The arguments in the case
In the Native Title Act case (Western Australia v The Commonwealth; Teddy Biljabu and Ors v Western Australia (1995) 183 CLR 373), the Western Australian Government argued concurrently that the Native Title Act was invalid and that native title did not exist in Western Australia. They argued that native title was extinguished prior to the enactment of the Native Title Act, if not by the act of acquiring sovereignty, then by the operation of legislation since then, or finally by the passing of the Land (Titles and Traditional Usages) Act in December. Also, they argued that the Native Title Act discriminates against Western Australia in its effect, that the Act operates to limit state powers and that it places a special burden on Western Australia. They also argued that the law was not a 'special measure', to alleviate discrimination, under the Convention on the Elimination of all forms of Racial Discrimination and was therefore outside the power of the Commonwealth Parliament under section 51(29) of the Constitution.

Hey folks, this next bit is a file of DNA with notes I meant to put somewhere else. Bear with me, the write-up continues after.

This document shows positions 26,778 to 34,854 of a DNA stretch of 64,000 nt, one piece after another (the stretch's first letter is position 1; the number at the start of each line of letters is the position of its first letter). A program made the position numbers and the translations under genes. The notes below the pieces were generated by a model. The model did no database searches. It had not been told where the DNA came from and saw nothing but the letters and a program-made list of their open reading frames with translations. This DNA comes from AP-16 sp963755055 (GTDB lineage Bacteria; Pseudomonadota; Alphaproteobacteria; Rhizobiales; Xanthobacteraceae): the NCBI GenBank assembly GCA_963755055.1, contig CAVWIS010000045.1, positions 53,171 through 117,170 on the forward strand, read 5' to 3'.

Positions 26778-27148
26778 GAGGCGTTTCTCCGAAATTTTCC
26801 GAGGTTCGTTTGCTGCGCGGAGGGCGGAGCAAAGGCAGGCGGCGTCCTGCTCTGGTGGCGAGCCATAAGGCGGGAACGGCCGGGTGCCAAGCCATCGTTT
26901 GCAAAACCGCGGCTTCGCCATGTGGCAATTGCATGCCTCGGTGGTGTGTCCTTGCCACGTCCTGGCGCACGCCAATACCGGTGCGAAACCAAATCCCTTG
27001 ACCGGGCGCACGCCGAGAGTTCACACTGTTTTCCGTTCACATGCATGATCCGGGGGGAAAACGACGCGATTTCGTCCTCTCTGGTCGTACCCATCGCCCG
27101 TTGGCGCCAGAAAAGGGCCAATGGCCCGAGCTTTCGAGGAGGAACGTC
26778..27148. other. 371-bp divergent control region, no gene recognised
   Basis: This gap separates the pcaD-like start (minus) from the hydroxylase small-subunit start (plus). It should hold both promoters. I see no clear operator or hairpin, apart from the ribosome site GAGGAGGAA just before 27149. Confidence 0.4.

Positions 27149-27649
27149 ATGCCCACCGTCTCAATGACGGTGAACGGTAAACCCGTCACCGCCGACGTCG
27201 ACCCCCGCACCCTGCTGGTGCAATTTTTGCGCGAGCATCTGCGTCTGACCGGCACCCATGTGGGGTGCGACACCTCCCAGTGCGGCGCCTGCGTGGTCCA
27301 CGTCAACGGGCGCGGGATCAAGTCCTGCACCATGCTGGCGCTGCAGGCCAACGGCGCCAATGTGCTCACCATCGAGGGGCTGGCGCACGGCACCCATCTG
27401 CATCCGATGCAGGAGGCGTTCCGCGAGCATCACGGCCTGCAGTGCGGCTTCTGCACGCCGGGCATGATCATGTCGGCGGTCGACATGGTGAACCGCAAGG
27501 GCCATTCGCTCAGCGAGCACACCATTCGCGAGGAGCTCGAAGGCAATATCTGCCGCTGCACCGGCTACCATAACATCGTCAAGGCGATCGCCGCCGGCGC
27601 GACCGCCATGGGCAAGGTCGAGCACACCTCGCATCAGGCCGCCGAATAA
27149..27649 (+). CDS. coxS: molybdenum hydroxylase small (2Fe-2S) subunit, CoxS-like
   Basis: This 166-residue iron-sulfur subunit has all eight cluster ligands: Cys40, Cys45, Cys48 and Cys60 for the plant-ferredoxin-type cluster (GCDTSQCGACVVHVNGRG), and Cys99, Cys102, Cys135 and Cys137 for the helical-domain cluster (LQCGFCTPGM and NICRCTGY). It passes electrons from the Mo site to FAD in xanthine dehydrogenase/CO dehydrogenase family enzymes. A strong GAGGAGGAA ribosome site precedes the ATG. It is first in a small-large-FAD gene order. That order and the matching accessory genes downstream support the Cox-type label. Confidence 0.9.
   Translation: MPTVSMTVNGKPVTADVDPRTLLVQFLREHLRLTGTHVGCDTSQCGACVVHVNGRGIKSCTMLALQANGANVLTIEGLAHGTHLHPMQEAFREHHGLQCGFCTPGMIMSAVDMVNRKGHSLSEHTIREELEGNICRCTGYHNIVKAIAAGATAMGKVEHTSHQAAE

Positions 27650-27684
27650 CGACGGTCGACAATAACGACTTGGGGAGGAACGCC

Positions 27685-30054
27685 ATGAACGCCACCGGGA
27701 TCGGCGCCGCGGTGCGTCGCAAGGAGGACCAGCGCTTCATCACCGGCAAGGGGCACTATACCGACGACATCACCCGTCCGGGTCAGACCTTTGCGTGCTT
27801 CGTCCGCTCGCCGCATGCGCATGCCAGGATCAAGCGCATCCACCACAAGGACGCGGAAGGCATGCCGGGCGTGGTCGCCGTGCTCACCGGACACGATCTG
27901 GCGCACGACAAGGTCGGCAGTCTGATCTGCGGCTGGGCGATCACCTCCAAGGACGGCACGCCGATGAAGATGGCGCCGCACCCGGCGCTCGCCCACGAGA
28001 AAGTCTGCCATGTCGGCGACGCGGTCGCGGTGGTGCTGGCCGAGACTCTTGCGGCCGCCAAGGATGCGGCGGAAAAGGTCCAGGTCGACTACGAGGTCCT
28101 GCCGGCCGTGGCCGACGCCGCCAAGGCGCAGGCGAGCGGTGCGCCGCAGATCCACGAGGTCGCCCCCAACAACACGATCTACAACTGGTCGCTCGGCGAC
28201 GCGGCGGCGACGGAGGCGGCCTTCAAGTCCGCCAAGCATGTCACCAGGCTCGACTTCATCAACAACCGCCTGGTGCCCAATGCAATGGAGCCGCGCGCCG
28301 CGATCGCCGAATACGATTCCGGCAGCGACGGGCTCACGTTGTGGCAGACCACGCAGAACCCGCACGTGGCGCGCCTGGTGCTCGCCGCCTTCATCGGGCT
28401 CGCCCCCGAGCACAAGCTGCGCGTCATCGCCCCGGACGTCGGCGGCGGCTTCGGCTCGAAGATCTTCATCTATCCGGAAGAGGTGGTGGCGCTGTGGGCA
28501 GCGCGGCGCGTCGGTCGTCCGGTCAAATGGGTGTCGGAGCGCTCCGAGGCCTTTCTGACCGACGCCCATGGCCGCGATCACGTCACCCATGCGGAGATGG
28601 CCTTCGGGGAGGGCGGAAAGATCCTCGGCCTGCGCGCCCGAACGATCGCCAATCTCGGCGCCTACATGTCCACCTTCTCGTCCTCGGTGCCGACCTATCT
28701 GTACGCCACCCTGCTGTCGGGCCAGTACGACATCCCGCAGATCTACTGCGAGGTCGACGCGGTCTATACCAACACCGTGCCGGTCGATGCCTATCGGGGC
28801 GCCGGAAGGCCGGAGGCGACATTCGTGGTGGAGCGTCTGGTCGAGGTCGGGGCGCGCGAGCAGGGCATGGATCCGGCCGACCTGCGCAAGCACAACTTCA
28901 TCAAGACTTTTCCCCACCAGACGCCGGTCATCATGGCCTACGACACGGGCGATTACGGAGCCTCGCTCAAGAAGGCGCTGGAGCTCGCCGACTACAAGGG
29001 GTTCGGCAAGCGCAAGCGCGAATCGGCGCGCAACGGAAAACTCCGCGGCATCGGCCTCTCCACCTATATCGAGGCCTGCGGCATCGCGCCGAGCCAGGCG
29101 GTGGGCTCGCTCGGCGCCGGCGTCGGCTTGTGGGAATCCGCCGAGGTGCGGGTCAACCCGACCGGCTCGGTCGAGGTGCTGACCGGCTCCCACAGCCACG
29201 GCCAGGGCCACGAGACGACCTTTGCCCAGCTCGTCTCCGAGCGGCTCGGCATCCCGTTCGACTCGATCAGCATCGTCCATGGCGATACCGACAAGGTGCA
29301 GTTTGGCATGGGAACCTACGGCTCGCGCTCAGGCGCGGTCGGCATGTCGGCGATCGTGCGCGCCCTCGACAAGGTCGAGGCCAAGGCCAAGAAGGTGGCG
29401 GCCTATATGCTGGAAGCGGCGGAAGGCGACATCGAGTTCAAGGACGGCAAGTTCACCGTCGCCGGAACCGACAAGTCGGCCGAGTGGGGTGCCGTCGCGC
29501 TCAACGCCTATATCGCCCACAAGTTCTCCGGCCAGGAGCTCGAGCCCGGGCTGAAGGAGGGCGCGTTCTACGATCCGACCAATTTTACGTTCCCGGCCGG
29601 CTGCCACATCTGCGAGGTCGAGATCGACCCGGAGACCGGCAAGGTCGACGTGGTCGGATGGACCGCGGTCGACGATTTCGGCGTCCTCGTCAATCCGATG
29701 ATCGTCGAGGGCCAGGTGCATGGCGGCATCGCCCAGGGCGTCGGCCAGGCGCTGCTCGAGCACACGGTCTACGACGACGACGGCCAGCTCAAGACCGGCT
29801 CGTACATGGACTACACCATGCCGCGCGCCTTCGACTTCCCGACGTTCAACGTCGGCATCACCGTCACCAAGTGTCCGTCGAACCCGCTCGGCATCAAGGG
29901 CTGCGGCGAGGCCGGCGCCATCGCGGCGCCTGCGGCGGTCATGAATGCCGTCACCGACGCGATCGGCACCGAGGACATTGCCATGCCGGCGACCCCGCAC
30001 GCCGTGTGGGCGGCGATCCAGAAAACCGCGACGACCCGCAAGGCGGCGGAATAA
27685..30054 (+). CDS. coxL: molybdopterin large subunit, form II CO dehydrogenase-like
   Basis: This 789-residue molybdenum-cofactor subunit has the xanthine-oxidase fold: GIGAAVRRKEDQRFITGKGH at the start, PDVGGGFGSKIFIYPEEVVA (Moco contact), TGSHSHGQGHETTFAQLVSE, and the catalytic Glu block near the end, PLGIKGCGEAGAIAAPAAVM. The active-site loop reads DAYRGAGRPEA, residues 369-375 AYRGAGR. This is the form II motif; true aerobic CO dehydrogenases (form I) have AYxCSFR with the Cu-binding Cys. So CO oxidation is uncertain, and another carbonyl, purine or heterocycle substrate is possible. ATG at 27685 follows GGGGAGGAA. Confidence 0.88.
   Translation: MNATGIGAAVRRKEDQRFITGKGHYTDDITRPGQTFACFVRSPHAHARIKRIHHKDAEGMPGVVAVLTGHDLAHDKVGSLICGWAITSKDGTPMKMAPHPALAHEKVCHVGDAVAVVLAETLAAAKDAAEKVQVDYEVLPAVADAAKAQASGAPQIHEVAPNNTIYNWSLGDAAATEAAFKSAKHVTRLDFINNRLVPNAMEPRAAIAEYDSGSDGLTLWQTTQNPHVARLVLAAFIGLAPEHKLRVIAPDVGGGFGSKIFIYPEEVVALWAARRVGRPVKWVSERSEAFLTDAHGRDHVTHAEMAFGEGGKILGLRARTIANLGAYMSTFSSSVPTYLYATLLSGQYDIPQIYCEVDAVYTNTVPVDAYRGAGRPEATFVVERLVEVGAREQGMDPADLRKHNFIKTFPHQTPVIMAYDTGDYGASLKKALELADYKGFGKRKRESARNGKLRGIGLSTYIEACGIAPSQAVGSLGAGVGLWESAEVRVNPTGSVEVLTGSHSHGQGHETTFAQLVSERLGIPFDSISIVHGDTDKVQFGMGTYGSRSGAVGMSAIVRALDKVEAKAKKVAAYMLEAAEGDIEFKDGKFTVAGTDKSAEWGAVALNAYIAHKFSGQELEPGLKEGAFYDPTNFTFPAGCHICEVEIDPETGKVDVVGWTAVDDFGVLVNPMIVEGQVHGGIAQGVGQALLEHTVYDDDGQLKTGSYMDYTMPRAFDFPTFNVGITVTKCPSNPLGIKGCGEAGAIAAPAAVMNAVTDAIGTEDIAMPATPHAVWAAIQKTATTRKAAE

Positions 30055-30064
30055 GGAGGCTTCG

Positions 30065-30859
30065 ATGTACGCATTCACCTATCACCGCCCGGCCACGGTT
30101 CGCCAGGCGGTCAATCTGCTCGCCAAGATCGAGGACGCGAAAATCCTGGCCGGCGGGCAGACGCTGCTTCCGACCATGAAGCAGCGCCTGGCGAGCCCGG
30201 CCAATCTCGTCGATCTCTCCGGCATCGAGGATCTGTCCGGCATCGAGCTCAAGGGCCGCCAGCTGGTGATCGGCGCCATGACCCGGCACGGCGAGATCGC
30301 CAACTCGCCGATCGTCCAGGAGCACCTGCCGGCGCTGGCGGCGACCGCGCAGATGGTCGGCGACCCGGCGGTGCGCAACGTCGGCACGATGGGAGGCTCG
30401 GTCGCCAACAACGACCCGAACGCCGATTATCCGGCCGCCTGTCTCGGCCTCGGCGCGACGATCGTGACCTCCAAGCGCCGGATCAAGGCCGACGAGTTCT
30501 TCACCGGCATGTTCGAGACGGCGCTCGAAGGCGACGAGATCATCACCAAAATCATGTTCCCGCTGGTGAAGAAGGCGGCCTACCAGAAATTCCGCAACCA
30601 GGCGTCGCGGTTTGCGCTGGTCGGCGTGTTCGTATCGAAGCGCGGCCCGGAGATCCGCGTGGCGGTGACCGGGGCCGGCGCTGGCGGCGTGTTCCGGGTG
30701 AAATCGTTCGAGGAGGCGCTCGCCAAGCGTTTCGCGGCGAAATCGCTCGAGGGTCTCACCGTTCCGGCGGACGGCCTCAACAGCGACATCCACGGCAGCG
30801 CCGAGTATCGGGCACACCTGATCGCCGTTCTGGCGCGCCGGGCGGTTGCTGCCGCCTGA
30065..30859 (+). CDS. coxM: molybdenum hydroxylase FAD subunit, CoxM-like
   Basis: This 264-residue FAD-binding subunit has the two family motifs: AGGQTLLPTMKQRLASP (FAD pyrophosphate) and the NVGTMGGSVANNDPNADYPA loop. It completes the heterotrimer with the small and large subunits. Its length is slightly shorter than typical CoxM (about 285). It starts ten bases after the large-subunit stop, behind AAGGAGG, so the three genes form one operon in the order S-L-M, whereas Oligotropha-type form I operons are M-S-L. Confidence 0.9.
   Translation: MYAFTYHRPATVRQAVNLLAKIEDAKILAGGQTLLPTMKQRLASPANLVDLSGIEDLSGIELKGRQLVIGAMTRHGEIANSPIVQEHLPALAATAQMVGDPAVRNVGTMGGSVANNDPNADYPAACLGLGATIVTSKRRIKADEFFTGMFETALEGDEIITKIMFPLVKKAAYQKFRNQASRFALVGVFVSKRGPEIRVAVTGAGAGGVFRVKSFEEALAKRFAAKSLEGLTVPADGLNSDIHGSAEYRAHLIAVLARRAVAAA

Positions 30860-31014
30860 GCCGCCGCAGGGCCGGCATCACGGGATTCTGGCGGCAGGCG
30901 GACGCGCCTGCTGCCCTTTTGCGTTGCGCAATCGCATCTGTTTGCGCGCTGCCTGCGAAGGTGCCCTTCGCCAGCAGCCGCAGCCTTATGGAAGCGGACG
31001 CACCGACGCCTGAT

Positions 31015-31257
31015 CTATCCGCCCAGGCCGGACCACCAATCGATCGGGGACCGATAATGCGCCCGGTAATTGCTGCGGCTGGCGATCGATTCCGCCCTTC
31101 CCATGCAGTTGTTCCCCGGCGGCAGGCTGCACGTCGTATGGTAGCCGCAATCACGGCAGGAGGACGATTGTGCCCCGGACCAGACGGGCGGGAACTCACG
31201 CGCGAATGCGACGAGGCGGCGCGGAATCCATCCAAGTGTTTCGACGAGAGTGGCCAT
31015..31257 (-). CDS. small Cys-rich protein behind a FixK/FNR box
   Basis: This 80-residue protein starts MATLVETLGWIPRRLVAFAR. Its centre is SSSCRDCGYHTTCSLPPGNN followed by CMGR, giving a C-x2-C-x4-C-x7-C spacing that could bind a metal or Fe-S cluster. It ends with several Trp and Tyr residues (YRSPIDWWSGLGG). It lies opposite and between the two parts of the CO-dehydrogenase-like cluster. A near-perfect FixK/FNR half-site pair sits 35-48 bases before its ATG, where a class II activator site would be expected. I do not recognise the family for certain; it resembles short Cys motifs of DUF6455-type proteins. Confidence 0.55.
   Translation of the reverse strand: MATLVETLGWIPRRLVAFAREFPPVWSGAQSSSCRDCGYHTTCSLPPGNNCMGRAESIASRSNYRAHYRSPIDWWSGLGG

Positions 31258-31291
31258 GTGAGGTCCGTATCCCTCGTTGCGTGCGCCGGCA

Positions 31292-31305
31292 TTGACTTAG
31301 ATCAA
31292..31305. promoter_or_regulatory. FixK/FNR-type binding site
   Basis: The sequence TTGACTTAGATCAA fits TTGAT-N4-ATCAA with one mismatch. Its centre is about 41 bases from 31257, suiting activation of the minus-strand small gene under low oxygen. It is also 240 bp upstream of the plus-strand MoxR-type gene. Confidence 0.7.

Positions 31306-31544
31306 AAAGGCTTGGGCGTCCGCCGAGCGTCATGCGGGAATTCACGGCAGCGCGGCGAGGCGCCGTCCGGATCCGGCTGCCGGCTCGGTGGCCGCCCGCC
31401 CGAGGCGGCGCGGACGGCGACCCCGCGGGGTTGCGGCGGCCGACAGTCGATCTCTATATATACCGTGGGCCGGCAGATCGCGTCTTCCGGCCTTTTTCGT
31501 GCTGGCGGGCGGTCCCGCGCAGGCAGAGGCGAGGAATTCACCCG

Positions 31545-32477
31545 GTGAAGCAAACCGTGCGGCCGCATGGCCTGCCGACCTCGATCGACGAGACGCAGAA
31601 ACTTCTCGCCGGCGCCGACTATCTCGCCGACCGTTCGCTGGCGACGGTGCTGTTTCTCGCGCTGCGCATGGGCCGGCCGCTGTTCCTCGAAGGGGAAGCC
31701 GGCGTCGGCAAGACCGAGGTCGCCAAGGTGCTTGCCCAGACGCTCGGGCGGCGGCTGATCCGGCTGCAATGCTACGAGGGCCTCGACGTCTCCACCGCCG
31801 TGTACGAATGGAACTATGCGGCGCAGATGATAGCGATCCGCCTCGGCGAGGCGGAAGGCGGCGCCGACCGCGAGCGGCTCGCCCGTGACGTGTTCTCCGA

The Commonwealth, as respondent to the Western Australian challenge, and the applicants in the Biljabu and Wororra peoples actions challenged the state legislation, and argued that the Land (Titles and Traditional Usages) Act was invalid because it was contrary to the principles of native title established in Mabo v Queensland [No.2]. Moreover, they argued that the provisions of the State Act were contrary to the Racial Discrimination Act, in the same way as the Queensland Coastal Islands Declaratory Act had been in Mabo v Queensland [No.1].
Keywords: Australian Court Case, Canberra, International Convention, Mabo v Queensland No.1, Mabo v Queensland No.2, Native Title Act (1993), Racial Discrimination Act , 1975 , Teddy Biljabu and Ors v Western Australia (1995), The Land Titles and Traditional Usages Act, WA v Commonwealth, Western Australia, 1995
Author: Strelein, Lisa